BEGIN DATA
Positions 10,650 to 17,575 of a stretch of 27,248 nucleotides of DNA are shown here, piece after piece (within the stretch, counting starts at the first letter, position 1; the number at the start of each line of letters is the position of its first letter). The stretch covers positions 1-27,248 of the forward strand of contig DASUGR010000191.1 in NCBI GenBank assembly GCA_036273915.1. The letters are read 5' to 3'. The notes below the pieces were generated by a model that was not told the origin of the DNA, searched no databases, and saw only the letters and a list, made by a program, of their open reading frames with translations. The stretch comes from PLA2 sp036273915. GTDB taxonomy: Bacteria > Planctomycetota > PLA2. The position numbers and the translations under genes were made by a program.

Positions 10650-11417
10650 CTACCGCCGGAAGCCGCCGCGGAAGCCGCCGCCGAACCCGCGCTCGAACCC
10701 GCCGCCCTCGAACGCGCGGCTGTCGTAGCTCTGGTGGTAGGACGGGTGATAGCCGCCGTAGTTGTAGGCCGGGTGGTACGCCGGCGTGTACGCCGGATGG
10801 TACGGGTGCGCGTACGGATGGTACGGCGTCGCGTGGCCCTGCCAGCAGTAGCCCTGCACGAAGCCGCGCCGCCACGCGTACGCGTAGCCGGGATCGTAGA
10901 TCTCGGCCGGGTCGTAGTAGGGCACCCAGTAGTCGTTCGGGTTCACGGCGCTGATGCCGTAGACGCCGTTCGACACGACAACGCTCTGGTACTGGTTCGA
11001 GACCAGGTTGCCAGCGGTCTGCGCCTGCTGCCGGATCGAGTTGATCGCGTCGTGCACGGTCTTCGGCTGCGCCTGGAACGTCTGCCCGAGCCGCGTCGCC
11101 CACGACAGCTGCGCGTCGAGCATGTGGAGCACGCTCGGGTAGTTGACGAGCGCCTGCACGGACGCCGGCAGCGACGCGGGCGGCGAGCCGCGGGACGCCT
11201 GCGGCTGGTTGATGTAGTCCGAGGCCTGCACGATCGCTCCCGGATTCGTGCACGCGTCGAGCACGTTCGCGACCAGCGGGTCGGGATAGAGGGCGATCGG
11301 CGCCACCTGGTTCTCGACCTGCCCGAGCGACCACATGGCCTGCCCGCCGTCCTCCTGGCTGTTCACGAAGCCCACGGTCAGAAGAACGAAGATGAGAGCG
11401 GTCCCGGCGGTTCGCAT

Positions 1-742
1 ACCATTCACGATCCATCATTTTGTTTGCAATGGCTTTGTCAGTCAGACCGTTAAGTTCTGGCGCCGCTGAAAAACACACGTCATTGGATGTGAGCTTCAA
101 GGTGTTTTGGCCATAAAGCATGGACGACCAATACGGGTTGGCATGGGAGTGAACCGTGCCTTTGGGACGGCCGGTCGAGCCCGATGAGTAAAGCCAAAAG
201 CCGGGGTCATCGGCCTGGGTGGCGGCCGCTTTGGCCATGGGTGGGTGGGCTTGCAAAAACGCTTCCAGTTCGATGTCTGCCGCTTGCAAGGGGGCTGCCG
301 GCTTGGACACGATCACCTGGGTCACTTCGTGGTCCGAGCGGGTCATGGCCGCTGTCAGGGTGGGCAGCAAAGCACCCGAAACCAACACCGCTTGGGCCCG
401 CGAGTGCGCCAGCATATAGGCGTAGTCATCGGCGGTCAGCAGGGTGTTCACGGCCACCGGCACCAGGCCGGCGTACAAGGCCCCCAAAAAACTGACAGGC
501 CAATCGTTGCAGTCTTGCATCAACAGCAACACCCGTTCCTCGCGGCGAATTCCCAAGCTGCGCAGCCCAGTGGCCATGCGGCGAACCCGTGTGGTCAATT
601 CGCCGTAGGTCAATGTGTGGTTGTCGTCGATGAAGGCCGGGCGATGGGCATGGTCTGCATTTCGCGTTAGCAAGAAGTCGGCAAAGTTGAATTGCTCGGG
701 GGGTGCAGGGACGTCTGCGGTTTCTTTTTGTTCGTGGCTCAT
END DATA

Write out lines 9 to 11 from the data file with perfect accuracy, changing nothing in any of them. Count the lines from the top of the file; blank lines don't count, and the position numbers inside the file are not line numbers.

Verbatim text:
11201 GCGGCTGGTTGATGTAGTCCGAGGCCTGCACGATCGCTCCCGGATTCGTGCACGCGTCGAGCACGTTCGCGACCAGCGGGTCGGGATAGAGGGCGATCGG
11301 CGCCACCTGGTTCTCGACCTGCCCGAGCGACCACATGGCCTGCCCGCCGTCCTCCTGGCTGTTCACGAAGCCCACGGTCAGAAGAACGAAGATGAGAGCG
11401 GTCCCGGCGGTTCGCAT